Sunday, April 24, 2016

Second hand friends, second hand smoke

Dear Khortn3e,

I have a friend whom I love dearly, but can be very hard to spend a lot of time with. Lately, most of our conversations turn into arguments, and whenever I disagree with her, she seems to take it very personally. 

I posed the question "How bad really are the effects of second hand smoke?"
 Within moments, I'm feeling attacked for even wondering, and she's saying things like "Well why does it even matter? You sometimes smoke anyways!" I realize any comment I make will lead to high-tension controversy, so I drop it.

This frustration has caused me to disengage from conversations, or keep quiet when I have a differing opinion. It's happening over everything (e.g. "what does half and half contain?"  "Are you taking the bus today?", etc).  When I don't engage in a conversation, (just adding "yeah; cool; oh really?") our communication is excellent, and she seems to really enjoy our time together. 

How do I tell my friend that I feel attacked and uncomfortable? Are we incompatible friends or does one (or both) of us need to alter our communication practices?
Shut Down

P.S. If we were playing the advice column game, I would read this letter and think: "better than." 

Dear Shut Down,

So good of you to write.  I have a lot of theories about what could be going on:
  1. There is unresolved conversational history between you.  Maybe in the past, she felt judged by something you did or said, and hears that repeatedly, no matter what's going on now.  That's the way it goes with unresolved things.  For instance, perhaps one day you said something that made her feel judged for driving her car every day, and now when you innocently ask if she's taking the bus, she hears, "what the hell is wrong with you, driving your car every day when you could be saving the world, taking the bus?" 
  2. There's unresolved history between your friend and the world at large.  She had a judgy little boyfriend, or a mean mama, or something that caused her first chakra to be thrown off.  (Look at me, tossing around chakra stuff!). When anyone says anything, she hears judgement because she feels insecure.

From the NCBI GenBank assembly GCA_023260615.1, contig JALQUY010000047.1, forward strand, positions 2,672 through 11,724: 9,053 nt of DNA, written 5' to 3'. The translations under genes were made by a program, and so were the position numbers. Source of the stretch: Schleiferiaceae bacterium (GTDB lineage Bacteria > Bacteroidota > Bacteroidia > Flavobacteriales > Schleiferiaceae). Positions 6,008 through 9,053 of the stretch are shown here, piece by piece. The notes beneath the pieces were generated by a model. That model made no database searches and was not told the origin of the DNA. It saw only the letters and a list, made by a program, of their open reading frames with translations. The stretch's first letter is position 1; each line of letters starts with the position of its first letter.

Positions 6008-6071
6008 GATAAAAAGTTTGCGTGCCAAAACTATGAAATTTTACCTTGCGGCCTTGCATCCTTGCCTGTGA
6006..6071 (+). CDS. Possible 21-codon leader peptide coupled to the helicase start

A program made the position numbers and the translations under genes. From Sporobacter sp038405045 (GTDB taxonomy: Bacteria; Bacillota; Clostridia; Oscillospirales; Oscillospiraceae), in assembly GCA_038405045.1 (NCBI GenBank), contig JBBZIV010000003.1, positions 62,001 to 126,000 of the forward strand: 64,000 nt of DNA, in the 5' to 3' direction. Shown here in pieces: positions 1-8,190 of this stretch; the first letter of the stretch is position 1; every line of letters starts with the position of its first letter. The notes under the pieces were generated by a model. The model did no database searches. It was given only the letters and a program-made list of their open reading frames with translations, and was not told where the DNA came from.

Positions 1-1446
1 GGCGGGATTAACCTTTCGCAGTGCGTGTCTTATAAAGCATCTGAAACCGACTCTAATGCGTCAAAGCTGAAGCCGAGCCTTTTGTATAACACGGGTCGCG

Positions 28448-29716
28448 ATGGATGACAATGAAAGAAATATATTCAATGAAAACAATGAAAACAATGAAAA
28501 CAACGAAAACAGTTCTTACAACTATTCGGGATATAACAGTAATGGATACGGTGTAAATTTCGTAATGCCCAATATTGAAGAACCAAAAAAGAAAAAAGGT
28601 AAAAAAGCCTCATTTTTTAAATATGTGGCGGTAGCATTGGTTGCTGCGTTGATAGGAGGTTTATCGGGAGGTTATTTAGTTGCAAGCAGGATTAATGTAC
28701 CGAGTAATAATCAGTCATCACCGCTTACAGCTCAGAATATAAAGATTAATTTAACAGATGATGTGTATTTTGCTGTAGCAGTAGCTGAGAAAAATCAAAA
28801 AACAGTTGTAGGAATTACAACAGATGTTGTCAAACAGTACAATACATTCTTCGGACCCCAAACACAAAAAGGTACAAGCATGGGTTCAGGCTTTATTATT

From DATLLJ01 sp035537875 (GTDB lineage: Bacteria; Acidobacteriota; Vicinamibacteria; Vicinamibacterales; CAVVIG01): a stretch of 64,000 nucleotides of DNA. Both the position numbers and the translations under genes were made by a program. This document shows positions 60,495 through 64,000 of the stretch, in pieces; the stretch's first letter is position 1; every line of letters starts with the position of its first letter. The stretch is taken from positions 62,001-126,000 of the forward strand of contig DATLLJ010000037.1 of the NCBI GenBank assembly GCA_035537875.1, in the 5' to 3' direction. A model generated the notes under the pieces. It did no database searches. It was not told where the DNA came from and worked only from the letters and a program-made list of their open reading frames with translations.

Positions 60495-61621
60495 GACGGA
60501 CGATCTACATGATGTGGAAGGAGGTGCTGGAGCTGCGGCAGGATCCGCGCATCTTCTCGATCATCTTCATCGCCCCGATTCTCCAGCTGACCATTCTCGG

3. She isn't a very curious person, and your questions irritate her.  Who cares what's in half and half?  Who cares if there's a threshold for 2nd hand smoke?  
As with all the inter-human problems, it takes two, and the remedy is always the same.  (But you knew that!) Try to have a conversation about it in the most open, loving way you can summon.  Start by owning your shit, as honestly and kindly as possible.  For example, "I love hanging out with you, but sometimes I wonder if my communication style contributes to tension in our friendship.  Is that something we can talk about?" rather than, "Jeez, you take everything the wrong way!"  

At the very least, you'll learn a lot.  Some people aren't up for communicating, and maybe those people aren't a good match to be your friend.  (Says a woman who lives alone with thousands of bees, an imaginary pet rabbit, and 3 deer.)  But you will learn.  If someone can't meet openheartedness with openheartedness, oh well.  You can decide whether "friendship light" is worth it for you.

PS:  I don't think I would say "better than", by the way.  I'd go equal to.  Because this is the basic problem that every one of us has nearly every day in big and small ways:  communication failure.  

PPS:  I don't think it's excellent communication if you just say "yeah" all the time.  She's so missing out!  But you knew that.


Friday, April 8, 2016

How much turmeric is enough? How many r's must we pronounce?

Gigantic box.  Vacuum cleaner and part
of poster of the anterior
view of the human body for scale.
Pisces (2/19 – 3/20):  I purchased fresh turmeric (I just learned that we pronounce both r's) from Amazon, because a friend made me a cup of turmeric tea that was quite delicious and supposedly behaves as an anti-inflammatory.  And aren't we all a little inflamed?  If not physically, then psychically?   I can't think of a downside to taming all the madness.  At any rate, she bought her fresh turmeric from Amazon, so me too!  Because, I'm a copy cat anti-inflamer.  Yes, CCAI.  I searched, clicked send, and waited.  Pisces, that's a thing you'll be doing a lot of this week, waiting.  Be patient.